- When a large percentage of Americans do not participate in elections, the future of our democracy is threatened. The decisions made by those holding elected office affect us all. Their decisions will have an impact on finding good jobs, how good our schools will be, how much we’ll pay in taxes, whether we can afford adequate health care for ourselves and our families, and how ensuring national security is balanced against protecting our civil liberties. All Americans should have a say in making those decisions, and we have our say by voting.
- Voting equals power. To use that power well, we must understand the issues that are important to us and the nation.
Here’s how to become an active and informed voter who understands the issues at stake in an election.
Find out about voter registration, absentee voting, procedures at the polls and where your polling place is located.
- Before you can vote, you must be registered. And then you must get to the polls. Information about voting and elections is easily available on the Internet. The League of Women Voters, a nonpartisan organization, has an extensive, detailed and easy-to-use website about voting in Massachusetts at http://www.votinginfo.info/.
- The Massachusetts Secretary of the Commonwealth’s election website is at www.sec.state.ma.us/ele/eleidx.htm.
- For information by phone, call the League of Women Voters’ Voter Information Phone at 800-882-1649 or call the Secretary of the Commonwealth’s Citizen Information Line at 800-462-VOTE (8683).
- You can also call your town clerk or city elections office. Their phone numbers are in the white pages of your phone book under the name of your town or city. Look for “Town/City Hall,” “Clerk,” or “Elections Department.” The phone numbers and addresses for all town and city halls in Massachusetts are online at www.sec.state.ma.us/ele/eleclk/clkidx.htm.
- You can also email your questions about voting to the League at firstname.lastname@example.org.
Find out who’s on the ballot.
- To find information about candidates on the ballot in Massachusetts, go to www.votinginfo.info, the League of Women Voters’ election and voting website.
- You can find election information specific to your community at the Secretary of the Commonwealth’s website http://www.wheredoivotema.com/.
Learn about campaign contributions.
- The Federal Election Commission (FEC) has a website that offers information about campaign financing at www.fec.gov/finance_reports.html. You can call the commission at 800-424-9530 or write to 999 E Street, NW, Washington, DC 20463.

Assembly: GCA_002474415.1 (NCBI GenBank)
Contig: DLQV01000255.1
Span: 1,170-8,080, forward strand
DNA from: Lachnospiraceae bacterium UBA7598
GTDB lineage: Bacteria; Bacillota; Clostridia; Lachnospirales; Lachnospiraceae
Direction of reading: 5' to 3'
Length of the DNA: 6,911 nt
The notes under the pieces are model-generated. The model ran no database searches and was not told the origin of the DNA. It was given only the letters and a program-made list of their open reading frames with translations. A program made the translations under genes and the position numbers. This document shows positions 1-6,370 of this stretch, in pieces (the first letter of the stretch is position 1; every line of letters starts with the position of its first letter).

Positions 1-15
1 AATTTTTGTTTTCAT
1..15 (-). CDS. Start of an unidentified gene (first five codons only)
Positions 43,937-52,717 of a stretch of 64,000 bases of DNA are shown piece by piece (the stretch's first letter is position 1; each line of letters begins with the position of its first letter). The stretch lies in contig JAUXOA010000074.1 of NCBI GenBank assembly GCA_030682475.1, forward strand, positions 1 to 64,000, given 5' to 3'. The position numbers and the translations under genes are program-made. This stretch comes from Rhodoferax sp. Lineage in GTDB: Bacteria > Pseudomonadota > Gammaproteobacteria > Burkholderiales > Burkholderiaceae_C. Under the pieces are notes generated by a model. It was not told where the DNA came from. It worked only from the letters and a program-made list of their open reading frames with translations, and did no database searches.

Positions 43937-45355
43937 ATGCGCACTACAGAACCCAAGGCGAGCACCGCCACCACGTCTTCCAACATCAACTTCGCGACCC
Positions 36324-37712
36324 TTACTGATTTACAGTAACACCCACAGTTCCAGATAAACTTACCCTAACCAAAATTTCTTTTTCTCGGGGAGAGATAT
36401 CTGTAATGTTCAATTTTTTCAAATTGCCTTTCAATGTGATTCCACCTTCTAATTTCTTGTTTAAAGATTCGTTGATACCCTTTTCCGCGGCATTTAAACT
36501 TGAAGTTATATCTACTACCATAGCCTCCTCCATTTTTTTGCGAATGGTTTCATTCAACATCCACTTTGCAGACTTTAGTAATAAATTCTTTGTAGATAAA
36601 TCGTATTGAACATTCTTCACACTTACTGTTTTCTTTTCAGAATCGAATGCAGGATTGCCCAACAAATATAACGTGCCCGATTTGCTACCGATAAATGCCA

- The FEC, created in 1975, is an independent regulatory agency whose duties include disclosing campaign finance information, enforcing the provisions of the law such as the limits and prohibitions on contributions, and overseeing the public funding of presidential elections.
- The Center for Responsive Politics, a nonpartisan, nonprofit research group, tracks money in politics and its effect on elections and public policy. You can find out where candidates’ campaign contributions come from and who is contributing to which campaigns on its website, http://www.opensecrets.org/. Its phone number is 202-857-0044, and its mailing address is 1101 14th St., NW, Suite 1030, Washington, DC 20005-5635.
- In Massachusetts the Office of Campaign and Political Finance, an independent state agency, administers the Massachusetts campaign finance law. Its website, www.mass.gov/ocpf, provides information on finance reports, guides, forms and legal guidance. You can also contact this agency at 800-462-OCPF (6373) or at John W. McCormack Building, One Ashburton Place, Room 411, Boston, MA 02108.
Get involved in a campaign.
- You can find contact information for candidates and political parties in Massachusetts on the League’s website, www.votinginfo.info, by calling the League’s Voter Information Phone at 800-882-1649, or on the Secretary of the Commonwealth’s website, www.sec.state.ma.us/ele/elepar/paridx.htm, or by calling the Secretary’s office at 800-462-VOTE (8683).
- Many candidates have their own websites, which give information about how to donate money or volunteer in the campaign. Volunteers hold signs, call potential voters, process mailings, raise money, help with logistical arrangements and more.